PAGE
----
Kynntana (Freedom 38)
Join Date: Aug 2009
Thanked 51 Times in 51 Posts
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Re: How many women here own their own boat?
Just putting in two cents (I'm a guy). I've been following a gal in Panama on YouTube that impresses the holy crap out of me. (Untie the lines). She bought an aluminum boat and has done everything from repairing holes to wiring. Was in the Navy on ships with women. Anything that needed doing got done.
No reason why women can't be skippers of their own craft. The biggest problems women face is the same as men. Honesty. If you don't know something, say so. Find out about it and move forward.
Another problem is taking it personal or some sort of insult if someone treats you like a "girl". I was raised to open doors and watch my language. Take advantage of that and I won't be around you long enough for you to mind anyway. Beat me up for it, same same.
I vote for more women skippers and more "girl" boats!
I agree with everything that PMB says except he misses the point of this thread, which if you go back to the beginning...
There are very few women who are the primary owners of their boat
The question was originally posted almost two years ago and 143 people have responded though maybe half (at least) were not women who solely own their boats. At the risk of over-generalizing, I believe the biggest problem is because we tend to teach our girls that the world is a dangerous place when they venture around by themselves. We tell them to go places in a group, don't go out alone at night, and then we wonder what's wrong with them if they don't have a partner. It seems little wonder that few of them want to take on anything so risky as owning a boat. And about those Navy girls -- I am sure they are competent and probably super bad-a$$es, if one had to go up against them, but they are also in a controlled environment with superiors telling them what to do, and many people around them at all times. There might be some, though I'd guess still very few, who would be adventurous enough to cross a well-fortified, border checkpoint in a country where you can't speak the language or comprehend the signs, just to find a dive spot up the highway somewhere to spend a couple of vacation days. Or buy a boat in Panama sight unseen, then move there to go sailing. We tend to create too much fear of the unknown in our heads. Maybe posts like these and the increasing number of women sailors will eventually change that.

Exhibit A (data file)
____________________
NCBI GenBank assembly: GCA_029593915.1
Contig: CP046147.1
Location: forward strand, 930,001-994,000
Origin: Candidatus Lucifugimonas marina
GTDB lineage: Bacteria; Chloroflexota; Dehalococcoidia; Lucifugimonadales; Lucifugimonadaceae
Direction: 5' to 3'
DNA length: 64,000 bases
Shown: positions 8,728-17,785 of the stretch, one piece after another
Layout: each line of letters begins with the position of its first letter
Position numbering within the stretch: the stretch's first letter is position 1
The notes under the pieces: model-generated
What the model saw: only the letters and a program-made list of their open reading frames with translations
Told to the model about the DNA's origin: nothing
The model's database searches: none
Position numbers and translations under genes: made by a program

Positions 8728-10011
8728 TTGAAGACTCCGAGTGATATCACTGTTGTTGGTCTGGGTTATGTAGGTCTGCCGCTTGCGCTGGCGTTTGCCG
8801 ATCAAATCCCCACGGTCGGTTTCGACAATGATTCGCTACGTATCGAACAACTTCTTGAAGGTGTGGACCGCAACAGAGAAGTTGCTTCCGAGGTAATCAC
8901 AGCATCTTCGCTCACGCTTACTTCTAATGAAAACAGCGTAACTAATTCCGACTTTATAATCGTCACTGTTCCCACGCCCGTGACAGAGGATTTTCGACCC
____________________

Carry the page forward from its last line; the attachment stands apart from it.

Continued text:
Last edited by gamayun; 06-25-2014 at 02:27 AM.